It can creep up on you. You know it’s all in your mind — literally. And yet . . . at the thought of your upcoming webinar, you’re suddenly shaking in your boots. You’ve got Webinar Stage Fright. What to do? First of all, welcome to the human race. Even the pros get a touch of it. The difference is, they know what to do. Today, you’re about to learn their secrets.
Imagine these symptoms. Your neck muscles tighten up. The muscles around your eyes contract into a squint. Your shoulders scrunch-up. Your breathing rate gets faster. Your pulse races.
The Startle Pattern
No, these aren’t the symptoms of some dreadful illness. They are perfectly normal reactions to something unexpected. Even babies have similar reactions when they hear a sudden loud noise.
A researcher named Dr. Frank Pierce Jones coined the expression Startle Pattern, based on an experiment he performed on 1,000 people.
Each subject was asked to stand comfortably. Then he surprised them with a loud noise. Every single person reacted with the symptoms described above. No exceptions.
He theorized that the Startle Pattern helps humans survive danger. If you’re walking across a busy street, it might help you get out of the way when an oncoming taxi driver blasts his horn.
Startled Reaction to Stress
The reaction becomes a problem when you anticipate danger, especially danger that isn’t physical: a job interview, for example — scary but not physically dangerous.
Or a webinar. The Startle Pattern won’t help you.
Now, even seasoned pros admit that they get a touch of Webinar Stage Fright when it’s show time. So you can’t eliminate the response.
But you can manage it.
Checklist for Controlling Webinar Stage Fright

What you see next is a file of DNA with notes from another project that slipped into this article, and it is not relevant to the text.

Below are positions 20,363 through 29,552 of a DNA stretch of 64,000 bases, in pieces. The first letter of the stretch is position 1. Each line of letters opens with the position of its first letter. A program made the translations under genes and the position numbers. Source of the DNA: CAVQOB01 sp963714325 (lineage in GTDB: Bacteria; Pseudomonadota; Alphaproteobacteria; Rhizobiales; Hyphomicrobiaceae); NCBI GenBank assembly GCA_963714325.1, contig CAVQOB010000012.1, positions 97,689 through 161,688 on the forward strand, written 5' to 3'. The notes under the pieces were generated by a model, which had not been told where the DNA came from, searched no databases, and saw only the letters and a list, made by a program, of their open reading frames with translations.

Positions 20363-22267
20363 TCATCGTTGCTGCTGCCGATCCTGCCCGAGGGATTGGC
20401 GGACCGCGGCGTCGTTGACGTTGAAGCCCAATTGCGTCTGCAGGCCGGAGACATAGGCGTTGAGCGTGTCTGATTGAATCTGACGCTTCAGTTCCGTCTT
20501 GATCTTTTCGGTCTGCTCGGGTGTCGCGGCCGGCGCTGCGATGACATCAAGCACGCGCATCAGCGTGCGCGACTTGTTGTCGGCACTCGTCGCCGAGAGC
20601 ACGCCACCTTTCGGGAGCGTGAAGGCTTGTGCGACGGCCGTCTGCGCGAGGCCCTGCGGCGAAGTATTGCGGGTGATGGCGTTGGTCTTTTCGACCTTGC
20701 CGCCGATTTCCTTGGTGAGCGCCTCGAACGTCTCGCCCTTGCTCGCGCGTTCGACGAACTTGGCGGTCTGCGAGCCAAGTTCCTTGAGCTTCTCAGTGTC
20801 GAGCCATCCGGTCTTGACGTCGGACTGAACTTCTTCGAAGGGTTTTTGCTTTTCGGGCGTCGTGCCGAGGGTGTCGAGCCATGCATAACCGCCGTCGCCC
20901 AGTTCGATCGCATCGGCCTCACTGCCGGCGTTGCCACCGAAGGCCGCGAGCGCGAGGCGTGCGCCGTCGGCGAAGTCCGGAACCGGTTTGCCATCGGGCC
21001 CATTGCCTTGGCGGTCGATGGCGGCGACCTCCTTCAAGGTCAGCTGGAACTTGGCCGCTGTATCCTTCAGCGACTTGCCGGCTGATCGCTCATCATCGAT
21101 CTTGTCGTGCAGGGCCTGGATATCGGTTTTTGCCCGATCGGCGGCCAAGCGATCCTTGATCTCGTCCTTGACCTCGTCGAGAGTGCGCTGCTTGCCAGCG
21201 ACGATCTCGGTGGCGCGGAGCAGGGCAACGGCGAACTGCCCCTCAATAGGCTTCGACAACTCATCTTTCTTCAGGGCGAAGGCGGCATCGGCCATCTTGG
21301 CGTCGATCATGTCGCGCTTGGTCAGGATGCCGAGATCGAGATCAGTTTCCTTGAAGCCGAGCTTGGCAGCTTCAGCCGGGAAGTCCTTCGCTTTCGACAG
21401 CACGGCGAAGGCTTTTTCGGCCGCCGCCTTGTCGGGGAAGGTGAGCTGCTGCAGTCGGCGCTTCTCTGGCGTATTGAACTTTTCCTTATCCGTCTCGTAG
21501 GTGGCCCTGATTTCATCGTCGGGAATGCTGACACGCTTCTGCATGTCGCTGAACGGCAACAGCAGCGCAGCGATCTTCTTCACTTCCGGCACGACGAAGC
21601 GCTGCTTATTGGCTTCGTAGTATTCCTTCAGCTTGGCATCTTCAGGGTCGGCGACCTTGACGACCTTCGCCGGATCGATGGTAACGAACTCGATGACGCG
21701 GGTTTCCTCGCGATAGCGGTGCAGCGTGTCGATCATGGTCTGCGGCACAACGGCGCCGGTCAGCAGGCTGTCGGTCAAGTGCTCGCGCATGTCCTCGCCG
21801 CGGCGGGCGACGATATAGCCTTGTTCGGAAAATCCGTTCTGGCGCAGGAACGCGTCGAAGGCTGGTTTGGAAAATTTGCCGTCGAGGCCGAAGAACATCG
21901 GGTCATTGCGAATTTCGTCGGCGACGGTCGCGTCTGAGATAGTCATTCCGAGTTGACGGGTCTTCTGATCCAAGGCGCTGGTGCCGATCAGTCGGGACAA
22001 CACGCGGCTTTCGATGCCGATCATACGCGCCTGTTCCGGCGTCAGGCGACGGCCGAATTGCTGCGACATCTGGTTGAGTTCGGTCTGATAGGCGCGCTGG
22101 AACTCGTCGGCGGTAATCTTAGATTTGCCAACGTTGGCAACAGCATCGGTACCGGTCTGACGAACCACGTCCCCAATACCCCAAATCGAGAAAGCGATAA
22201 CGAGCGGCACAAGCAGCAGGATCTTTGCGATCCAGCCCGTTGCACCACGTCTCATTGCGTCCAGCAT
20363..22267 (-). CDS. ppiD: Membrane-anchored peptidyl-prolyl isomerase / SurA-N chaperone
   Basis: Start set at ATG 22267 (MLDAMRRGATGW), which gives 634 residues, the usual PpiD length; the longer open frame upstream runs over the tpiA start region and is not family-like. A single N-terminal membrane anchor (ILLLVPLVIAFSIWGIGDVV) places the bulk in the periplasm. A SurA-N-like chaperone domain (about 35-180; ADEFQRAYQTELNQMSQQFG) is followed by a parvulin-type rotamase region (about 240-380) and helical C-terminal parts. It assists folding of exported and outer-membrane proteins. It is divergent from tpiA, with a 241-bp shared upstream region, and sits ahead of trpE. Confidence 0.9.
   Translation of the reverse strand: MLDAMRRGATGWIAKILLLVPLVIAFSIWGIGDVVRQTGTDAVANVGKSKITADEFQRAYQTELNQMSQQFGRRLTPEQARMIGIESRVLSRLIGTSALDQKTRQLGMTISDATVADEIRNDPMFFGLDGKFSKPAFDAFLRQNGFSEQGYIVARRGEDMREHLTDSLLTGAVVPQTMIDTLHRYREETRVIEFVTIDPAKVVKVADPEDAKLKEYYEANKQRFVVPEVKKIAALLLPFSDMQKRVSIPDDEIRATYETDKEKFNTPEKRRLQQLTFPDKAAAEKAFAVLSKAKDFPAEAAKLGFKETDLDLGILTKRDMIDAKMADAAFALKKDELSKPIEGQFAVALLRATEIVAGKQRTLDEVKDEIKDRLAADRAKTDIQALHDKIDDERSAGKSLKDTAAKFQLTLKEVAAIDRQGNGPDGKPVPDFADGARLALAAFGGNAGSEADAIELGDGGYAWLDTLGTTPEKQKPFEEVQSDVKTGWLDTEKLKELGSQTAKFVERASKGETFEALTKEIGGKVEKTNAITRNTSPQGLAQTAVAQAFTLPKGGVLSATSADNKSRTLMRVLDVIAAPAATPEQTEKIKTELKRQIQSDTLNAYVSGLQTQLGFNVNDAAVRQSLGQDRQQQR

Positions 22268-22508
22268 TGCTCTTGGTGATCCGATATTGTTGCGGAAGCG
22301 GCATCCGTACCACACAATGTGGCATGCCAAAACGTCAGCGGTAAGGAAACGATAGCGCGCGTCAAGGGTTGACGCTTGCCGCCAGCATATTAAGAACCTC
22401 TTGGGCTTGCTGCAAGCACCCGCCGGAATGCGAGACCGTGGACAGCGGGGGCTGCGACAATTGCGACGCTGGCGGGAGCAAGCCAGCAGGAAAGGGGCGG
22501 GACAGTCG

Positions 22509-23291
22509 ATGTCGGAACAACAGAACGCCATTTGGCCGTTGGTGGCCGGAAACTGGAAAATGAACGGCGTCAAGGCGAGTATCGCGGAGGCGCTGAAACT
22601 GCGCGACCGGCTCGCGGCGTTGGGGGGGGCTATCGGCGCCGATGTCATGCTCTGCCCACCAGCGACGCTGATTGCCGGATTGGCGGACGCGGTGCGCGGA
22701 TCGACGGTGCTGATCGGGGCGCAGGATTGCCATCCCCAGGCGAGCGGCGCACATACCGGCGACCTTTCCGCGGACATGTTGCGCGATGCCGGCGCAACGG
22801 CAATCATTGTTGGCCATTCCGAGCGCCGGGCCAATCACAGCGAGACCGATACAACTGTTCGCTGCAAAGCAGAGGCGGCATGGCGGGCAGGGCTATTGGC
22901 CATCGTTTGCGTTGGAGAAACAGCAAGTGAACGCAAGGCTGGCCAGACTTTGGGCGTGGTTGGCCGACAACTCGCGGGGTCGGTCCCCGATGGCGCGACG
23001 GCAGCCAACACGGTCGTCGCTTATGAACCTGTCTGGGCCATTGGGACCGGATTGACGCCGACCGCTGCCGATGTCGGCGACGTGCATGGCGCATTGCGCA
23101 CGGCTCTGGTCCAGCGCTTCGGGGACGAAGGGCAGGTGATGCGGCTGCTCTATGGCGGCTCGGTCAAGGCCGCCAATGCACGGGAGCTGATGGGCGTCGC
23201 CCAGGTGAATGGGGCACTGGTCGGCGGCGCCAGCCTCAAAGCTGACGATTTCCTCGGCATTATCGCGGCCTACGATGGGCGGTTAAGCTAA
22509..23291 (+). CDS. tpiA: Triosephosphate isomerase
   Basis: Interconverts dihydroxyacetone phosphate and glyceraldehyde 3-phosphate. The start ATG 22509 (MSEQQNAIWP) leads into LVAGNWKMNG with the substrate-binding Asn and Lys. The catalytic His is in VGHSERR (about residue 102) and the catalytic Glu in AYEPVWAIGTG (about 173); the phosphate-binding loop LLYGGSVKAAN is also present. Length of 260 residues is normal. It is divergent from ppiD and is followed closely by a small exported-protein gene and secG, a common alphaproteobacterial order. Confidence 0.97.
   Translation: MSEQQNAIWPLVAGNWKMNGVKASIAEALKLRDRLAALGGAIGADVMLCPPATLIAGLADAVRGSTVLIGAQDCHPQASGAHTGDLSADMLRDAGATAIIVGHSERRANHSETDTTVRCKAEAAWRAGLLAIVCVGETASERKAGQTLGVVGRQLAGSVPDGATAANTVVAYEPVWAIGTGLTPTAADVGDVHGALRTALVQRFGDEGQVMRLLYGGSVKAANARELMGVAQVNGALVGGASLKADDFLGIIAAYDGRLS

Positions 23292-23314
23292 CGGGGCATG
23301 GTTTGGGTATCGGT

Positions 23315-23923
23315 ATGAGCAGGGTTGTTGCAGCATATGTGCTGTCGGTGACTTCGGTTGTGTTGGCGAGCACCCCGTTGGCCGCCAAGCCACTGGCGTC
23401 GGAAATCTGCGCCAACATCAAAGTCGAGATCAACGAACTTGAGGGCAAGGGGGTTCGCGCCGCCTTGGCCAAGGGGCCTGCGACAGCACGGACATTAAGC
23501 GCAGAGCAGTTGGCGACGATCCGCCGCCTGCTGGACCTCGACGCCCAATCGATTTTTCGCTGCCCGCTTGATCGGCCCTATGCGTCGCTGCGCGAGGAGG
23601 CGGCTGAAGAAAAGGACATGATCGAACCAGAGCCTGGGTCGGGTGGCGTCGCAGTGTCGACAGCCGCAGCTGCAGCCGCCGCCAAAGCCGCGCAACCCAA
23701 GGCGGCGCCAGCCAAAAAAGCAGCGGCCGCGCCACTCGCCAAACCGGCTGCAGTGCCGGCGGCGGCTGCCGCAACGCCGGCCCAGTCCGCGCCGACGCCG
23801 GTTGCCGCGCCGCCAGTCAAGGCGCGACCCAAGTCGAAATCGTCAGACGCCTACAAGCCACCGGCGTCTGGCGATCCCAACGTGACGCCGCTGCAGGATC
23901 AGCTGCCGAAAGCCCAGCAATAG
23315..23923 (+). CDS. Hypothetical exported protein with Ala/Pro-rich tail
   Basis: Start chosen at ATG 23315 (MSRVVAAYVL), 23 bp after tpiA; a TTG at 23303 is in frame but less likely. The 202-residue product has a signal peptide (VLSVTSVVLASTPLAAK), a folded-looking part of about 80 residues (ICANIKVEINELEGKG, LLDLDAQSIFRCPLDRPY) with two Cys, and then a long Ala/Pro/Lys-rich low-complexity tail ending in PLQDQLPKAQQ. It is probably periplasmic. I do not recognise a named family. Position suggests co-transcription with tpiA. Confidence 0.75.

1. Drop your shoulders
Ah-h-h. Doesn’t that feel better? As shoulder tension drifts away, notice how much calmer you feel. And look!
2. Loosen your spine
Gently roll your head from side to side, forward and backward. Bend forward to touch your toes. Gently twist your torso from side to side to un-kink your backbone. Feel great?
3. Stand or sit erect
When you sit or stand hunched over, you look and feel scared. You don’t need posture like a boot camp soldier, but good posture looks better and helps you feel more confident.
4. Remember to breathe
Part of the Startle Pattern is to gasp a big breath, (to scream?) Don’t scream, just make sure you let the breath out. Take another breath. Let it out. Deep breaths have a calming effect.
5. Sing a song
Sing or hum a few bars of a tune to warm up your vocal cords. You don’t have to crank it up like PSY in Gangnam Style, although if no one’s around . . . feel free to boogie
6. Roll your eyes
Open your eyes super-wide. Roll them side-to-side and up-and-down. Now shut them tight. Your eyes use up a lot of energy, so these exercises help get rid of nervous energy.
7. Make faces
Get your face in motion. Stretch your mouth and eyes open wide. Smile really huge. Frown and furrow your brow. Afterwards, on-camera facial expressions won’t feel artificial.
8. Move your body
If possible, do a few exercises before your webinar, to warm up and reduce tension. But keep it light; you don’t want to be perspiring or gasping for air when the webinar starts.
9. Change your mind
You want to make a good impression, but remember that your webinar audience has a problem they want to solve. They’re hoping you can solve it. They desperately want you to succeed.
10. Be prepared . . .
. . . but realize that you can’t foresee every little thing. So trust yourself to handle what might go wrong. Webinar mishaps always seem bigger than they really are.
Webinar Success Mindset
Now you’re in a better frame of mind (and body) for webinar success.
Just remember, Webinar Stage Fright can’t be cured, but managing it is kinda’ fun. If we can help, we’re just a phone call away. Or an email. Or live chat. We love to hear from you
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